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Classic Album Review: Randy | Welfare Problems

The Swedish meatballs prove the old ways are the best on their fifth full-length.


This came out in 2003 – or at least that’s when I got it. Here’s what I said about it back then (with some minor editing):


“I hope I’m dead before I’m old,” yelps Stefan Granberg of Randy a minute into their new album, paying homage to The Who and subtly upping the ante in one swell foop.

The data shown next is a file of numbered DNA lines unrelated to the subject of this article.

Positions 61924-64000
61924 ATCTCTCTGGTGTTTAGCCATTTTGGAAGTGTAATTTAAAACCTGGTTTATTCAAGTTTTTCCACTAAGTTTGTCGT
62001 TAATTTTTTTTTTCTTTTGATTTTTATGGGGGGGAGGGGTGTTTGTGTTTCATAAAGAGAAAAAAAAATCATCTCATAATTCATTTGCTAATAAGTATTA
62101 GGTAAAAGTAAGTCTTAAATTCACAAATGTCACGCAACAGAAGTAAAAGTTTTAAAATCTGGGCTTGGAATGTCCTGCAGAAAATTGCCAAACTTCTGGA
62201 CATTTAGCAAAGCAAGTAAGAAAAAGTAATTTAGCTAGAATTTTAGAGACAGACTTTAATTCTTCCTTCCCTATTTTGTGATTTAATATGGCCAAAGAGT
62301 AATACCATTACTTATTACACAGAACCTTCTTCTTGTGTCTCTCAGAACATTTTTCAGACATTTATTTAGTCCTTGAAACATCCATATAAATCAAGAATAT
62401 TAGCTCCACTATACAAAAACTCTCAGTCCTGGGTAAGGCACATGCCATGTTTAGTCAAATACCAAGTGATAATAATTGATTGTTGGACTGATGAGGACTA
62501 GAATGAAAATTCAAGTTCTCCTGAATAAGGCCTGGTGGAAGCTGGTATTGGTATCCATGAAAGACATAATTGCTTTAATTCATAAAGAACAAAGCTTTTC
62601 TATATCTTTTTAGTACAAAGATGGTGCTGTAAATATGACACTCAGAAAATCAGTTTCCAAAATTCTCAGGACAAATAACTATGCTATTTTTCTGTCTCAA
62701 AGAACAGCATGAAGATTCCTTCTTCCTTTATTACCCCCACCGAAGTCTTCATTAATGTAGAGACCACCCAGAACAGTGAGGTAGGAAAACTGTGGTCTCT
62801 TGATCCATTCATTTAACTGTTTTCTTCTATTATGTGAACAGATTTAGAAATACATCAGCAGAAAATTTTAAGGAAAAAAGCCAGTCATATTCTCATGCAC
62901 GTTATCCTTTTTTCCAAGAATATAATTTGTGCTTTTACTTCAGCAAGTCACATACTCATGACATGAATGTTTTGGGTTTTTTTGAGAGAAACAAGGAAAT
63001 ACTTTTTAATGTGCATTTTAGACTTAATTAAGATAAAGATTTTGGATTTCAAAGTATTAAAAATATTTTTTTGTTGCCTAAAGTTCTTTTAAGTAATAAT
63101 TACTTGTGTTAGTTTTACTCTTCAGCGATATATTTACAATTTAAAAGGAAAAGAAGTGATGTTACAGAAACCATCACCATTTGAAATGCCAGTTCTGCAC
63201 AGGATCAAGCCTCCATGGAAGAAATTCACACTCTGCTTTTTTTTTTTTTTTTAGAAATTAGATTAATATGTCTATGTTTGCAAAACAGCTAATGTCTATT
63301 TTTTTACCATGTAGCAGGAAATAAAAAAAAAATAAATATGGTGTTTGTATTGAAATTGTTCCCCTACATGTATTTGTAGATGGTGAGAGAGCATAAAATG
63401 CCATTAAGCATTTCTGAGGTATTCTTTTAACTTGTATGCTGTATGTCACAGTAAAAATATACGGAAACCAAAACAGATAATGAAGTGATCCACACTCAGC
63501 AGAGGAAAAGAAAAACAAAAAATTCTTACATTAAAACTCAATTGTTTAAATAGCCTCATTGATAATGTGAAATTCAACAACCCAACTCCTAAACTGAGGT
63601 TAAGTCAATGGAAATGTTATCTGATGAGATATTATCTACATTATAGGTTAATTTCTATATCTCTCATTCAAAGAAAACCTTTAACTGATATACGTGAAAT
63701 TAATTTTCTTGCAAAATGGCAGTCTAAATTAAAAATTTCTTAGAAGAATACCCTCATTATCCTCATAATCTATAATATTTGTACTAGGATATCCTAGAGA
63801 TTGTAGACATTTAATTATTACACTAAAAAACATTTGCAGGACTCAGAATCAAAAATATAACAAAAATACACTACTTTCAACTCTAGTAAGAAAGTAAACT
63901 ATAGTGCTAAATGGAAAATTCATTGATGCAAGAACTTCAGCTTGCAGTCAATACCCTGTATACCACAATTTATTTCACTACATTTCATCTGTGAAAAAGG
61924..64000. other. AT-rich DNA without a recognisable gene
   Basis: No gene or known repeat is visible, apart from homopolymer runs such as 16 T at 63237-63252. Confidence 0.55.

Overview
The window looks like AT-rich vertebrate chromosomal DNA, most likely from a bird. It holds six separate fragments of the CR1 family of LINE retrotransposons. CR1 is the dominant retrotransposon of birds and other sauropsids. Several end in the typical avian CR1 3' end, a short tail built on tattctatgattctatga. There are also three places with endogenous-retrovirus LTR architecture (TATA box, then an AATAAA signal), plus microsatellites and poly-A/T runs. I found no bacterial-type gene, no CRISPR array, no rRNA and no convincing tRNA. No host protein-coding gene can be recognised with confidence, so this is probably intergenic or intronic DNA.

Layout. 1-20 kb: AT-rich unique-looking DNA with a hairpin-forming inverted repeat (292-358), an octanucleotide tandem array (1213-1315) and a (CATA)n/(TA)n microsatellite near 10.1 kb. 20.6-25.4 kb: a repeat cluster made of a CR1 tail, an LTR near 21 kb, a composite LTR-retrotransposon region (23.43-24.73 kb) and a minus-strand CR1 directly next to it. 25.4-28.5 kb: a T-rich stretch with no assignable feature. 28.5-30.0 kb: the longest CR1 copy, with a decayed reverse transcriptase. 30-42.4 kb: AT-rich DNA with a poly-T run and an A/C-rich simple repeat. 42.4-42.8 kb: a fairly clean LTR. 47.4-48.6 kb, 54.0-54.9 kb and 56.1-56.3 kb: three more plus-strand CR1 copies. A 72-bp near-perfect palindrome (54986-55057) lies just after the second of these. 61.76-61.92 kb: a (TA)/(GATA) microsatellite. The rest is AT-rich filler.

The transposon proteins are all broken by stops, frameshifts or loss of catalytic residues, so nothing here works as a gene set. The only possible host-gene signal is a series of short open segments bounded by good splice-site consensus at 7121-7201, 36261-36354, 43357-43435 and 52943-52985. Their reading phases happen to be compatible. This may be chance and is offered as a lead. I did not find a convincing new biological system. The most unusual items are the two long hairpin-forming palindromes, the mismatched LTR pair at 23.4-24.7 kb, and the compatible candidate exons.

I wouldn’t presume to guess just what Granberg would call old — but I’m willing to bet it isn’t much riper than the bands these Swedish meatballs are biting on this fifth long-player. Like their fellow countrymen The Hives and (International) Noise Conspiracy — not to mention contemporaries like The Datsuns and D4Randy spend most of their time reconfiguring classic rock riffs, pop melodies and go-go grooves into revved-up garage-rock odes to Dirty Tricks, Cheap Thrills and other things that sound like the title of an AC/DC hit. But the secret ingredient that separates them from the Beatle-boot pack here is — get this — a hefty dose of the choppy, scrappy, fist-pumping ’n’ piano-banging pub-rock of ’70s proto-punks like Dr. Feelgood, Nick Lowe and Joe Strummer’s 101ers. Classic punk licks don’t come any older than that. Looks like Stefan just might have to rethink that whole age thing after all.


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